Neoclassical Growth and the Adoption of Technologies

46 Pages Posted: 20 Sep 2004 Last revised: 29 Jun 2012

See all articles by Diego Comin

Diego Comin

New York University (NYU) - Department of Economics; National Bureau of Economic Research (NBER)

Bart Hobijn

ASU

Date Written: September 2004

Abstract

We introduce a growth model of technology diffusion and endogenous Total Factor Productivity (TFP) levels both at the sector and aggregate level. At the aggregate, the model behaves as the Neoclassical growth model. Our goal is for this model to bridge the gap between the theoretical and empirical studies of technology adoption and economic growth. We bridge this gap in three important directions. First of all, we use our model to show how one unified theoretical framework is broadly consistent with the observed dynamics of both economic growth as well as of many different measures of technology adoption, like adoption rates, capital to output ratios, and output ratios. Secondly, we estimate our model using a broad range of technological adoption measures, covering 17 technologies and 21 industrialized countries over the past 180 years. This allows us to show how its predicted adoption patterns fit those observed in the data. Finally, we estimate the disparities in sectoral productivity levels as well as aggregate TFP that can be attributed to the differences in the range of technologies in use across countries. These disparities are almost completely determined by the quality of the worst technology in use, rather than by the quality of the newest technology that has just been adopted or by the number of technologies in use. Further, we find that the TFP component attributable to the range of technologies used is highly correlated with overall sectoral TFP differences across countries, though the variance is smaller.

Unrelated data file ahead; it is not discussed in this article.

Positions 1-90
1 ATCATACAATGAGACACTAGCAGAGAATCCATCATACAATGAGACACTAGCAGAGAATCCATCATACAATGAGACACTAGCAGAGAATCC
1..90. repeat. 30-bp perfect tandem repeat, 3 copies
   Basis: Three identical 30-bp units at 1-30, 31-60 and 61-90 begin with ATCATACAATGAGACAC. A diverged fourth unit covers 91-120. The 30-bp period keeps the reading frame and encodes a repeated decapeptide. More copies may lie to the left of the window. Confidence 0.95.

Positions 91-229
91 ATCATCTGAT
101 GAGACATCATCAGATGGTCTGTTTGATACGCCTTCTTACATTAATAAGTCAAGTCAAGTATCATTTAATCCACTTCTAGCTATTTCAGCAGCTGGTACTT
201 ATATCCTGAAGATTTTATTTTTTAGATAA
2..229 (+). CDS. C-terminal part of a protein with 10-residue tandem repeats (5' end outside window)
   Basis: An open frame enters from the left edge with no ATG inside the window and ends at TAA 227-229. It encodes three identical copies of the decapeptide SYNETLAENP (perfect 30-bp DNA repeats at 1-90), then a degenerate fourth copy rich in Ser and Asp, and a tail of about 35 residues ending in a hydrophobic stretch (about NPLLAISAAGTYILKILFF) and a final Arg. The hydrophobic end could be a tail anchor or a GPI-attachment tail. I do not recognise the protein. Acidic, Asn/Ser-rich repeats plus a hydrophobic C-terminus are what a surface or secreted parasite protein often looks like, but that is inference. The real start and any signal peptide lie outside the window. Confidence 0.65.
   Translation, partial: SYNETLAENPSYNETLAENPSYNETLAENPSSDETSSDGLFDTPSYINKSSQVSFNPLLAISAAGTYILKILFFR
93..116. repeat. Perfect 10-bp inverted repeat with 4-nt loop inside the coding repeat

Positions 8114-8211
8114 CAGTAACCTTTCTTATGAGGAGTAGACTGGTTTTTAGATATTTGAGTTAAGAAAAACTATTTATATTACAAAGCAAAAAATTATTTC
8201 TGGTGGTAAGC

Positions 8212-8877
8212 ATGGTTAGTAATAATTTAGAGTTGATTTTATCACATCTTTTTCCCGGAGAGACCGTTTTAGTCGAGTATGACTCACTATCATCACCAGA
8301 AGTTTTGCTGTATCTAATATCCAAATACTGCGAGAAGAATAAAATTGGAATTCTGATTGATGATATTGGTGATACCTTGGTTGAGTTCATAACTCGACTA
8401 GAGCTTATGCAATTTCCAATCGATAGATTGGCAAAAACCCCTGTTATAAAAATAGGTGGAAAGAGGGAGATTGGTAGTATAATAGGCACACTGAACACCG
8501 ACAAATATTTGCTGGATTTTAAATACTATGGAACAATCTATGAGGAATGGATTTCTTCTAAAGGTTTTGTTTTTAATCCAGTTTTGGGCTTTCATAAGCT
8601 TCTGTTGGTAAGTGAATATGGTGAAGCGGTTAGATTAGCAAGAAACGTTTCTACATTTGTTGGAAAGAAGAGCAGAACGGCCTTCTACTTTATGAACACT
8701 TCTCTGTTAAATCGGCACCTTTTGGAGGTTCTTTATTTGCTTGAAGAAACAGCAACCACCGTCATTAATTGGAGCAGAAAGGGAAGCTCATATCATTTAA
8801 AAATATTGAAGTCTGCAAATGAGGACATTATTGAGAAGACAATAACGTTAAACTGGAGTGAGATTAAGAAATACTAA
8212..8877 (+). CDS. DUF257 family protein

Suggested Citation

Comin, Diego and Hobijn, Bart, Neoclassical Growth and the Adoption of Technologies (September 2004). NBER Working Paper No. w10733, Available at SSRN: https://ssrn.com/abstract=587947

Diego Comin (Contact Author)

New York University (NYU) - Department of Economics ( email )

269 Mercer Street, 7th Floor
New York, NY 10011
United States

National Bureau of Economic Research (NBER)

1050 Massachusetts Avenue
Cambridge, MA 02138
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Bart Hobijn

ASU ( email )

501 E. Orange Street
Tempe, AZ 85287-9801
United States
(480)-965-0215 (Phone)

HOME PAGE: http://www.barthobijn.net

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